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Who They Are: Wild rice is the cornerstone of many Indigenous cuisines. Manoomin literally means ‘the food that grows on the water’ in Ojibwe. Native Harvest up in Minnesota works tirelessly to preserve and promote the cultivation of wild rice via the White Earth Land Recovery Project. The nutty and wild nature of this product is rice turned up to eleven and definitely worthy of a place in your pantry.

What To Buy: You can score one-pound bags of wild rice for $15.99, rice flour pancake mix for $9.98, wild rice cereals for $7.98, and more.


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Who They Are: Tanka Bars take grass-fed wild bison and combine it with cranberry to create an aasna bar, commonly called pemmican. It’s a superfood in bar form and it’s goddamn delicious. Tanka Bar was founded in one of America’s most economically depressed communities, The Pine Ridge Indian Reservation. Supporting this company means supporting the Lakota people, a community in need of serious support right now.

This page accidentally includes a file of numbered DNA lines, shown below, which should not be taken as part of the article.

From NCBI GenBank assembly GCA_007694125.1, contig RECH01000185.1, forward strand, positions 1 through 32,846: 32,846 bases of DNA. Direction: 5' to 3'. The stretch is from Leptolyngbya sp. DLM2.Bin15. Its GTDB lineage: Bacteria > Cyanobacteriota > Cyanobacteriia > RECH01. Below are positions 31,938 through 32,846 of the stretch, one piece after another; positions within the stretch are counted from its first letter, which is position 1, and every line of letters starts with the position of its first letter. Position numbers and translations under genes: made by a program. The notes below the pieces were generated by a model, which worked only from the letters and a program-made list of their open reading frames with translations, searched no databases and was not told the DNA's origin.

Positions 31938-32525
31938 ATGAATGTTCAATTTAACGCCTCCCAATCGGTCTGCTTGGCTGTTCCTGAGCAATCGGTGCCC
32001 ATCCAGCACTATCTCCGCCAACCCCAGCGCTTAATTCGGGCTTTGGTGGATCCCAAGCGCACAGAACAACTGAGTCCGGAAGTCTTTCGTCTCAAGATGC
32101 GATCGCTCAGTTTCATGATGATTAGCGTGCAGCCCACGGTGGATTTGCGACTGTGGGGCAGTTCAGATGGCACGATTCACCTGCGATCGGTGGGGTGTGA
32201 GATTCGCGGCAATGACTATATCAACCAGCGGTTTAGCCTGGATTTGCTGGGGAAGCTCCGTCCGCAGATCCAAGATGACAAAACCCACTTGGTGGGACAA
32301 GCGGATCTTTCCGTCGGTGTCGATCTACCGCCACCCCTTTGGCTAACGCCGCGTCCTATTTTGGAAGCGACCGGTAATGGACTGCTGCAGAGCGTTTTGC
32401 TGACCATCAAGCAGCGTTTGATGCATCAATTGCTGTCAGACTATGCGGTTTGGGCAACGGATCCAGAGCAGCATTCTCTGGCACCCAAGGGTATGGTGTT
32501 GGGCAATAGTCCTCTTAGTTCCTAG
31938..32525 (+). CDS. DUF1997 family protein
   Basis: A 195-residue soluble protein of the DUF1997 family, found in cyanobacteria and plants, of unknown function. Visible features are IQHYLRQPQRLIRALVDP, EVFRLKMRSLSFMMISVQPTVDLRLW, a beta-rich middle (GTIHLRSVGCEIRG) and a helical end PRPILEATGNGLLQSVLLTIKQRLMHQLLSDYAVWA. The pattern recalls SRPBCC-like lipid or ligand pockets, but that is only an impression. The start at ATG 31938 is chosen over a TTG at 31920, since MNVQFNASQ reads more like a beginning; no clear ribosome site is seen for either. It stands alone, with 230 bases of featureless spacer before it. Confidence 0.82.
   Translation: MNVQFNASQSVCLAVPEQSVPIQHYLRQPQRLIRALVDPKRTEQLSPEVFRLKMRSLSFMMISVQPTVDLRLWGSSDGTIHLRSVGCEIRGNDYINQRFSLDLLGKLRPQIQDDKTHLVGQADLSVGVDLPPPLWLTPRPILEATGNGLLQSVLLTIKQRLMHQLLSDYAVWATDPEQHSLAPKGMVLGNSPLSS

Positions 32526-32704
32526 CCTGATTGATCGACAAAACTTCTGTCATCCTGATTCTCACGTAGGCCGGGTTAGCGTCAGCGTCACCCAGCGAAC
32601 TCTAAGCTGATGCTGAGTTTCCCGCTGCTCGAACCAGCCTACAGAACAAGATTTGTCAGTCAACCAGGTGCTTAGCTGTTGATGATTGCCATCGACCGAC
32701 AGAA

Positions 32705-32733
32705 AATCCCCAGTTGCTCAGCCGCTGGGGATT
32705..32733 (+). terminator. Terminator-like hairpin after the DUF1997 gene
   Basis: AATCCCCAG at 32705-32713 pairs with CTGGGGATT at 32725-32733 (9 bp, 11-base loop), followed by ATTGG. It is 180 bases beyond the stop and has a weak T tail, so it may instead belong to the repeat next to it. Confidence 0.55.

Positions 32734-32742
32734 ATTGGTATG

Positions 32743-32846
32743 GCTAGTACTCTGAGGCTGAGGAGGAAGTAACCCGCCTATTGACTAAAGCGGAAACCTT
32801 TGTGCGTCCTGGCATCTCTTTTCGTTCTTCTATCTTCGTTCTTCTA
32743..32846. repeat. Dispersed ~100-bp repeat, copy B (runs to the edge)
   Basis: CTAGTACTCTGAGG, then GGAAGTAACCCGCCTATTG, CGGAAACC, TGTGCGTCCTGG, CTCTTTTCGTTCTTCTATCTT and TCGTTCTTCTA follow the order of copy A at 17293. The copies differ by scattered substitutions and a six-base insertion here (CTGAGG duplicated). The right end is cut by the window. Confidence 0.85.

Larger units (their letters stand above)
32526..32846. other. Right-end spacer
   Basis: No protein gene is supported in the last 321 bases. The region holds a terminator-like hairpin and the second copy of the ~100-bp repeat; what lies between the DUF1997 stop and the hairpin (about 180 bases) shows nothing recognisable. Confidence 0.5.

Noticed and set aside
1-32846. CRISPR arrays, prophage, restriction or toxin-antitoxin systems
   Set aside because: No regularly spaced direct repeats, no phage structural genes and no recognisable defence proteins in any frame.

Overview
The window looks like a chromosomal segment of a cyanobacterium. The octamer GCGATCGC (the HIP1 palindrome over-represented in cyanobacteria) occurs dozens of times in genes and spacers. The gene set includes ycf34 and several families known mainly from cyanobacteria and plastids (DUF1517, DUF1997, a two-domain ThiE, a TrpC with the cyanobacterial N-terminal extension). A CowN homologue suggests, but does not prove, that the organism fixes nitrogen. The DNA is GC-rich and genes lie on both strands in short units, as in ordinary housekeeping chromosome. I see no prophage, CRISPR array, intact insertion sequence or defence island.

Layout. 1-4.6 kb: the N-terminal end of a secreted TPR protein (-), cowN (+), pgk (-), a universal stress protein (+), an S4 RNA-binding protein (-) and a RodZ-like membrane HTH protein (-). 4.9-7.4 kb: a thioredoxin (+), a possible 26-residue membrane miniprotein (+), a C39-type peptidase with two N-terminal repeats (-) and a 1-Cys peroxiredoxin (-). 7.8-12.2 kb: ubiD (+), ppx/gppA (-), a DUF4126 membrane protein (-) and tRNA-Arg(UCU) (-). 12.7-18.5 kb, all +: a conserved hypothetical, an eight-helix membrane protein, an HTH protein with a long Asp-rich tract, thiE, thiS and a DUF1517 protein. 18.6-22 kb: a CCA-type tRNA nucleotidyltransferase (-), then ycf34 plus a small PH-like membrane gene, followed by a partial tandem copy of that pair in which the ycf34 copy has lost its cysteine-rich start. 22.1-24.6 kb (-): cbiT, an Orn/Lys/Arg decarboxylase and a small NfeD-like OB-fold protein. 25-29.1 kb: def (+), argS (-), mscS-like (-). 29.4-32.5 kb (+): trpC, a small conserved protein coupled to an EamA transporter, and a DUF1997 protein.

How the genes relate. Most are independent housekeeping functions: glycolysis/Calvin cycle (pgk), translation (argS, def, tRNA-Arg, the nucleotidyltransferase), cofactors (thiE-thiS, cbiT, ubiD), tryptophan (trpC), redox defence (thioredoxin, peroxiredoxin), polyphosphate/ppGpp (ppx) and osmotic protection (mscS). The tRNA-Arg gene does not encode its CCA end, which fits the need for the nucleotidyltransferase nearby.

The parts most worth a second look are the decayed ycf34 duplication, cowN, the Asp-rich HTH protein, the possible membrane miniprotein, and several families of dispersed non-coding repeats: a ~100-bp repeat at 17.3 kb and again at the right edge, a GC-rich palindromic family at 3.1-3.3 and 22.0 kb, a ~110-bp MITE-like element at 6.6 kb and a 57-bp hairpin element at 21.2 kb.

What To Buy: For $28.80 you can grab a box of 12 Slow Smoked Bison and Cranberry bars for easy lunch supplements or post-workout boosts every day.


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Who They Are: Out in the Pacific Northwest, the Nisqually Nation is killing the local salmon game. She Nah Nam Seafood Market is a Northwest institution. You can score bags of local oysters, crabs, prawns, clams, cod, and all the salmon.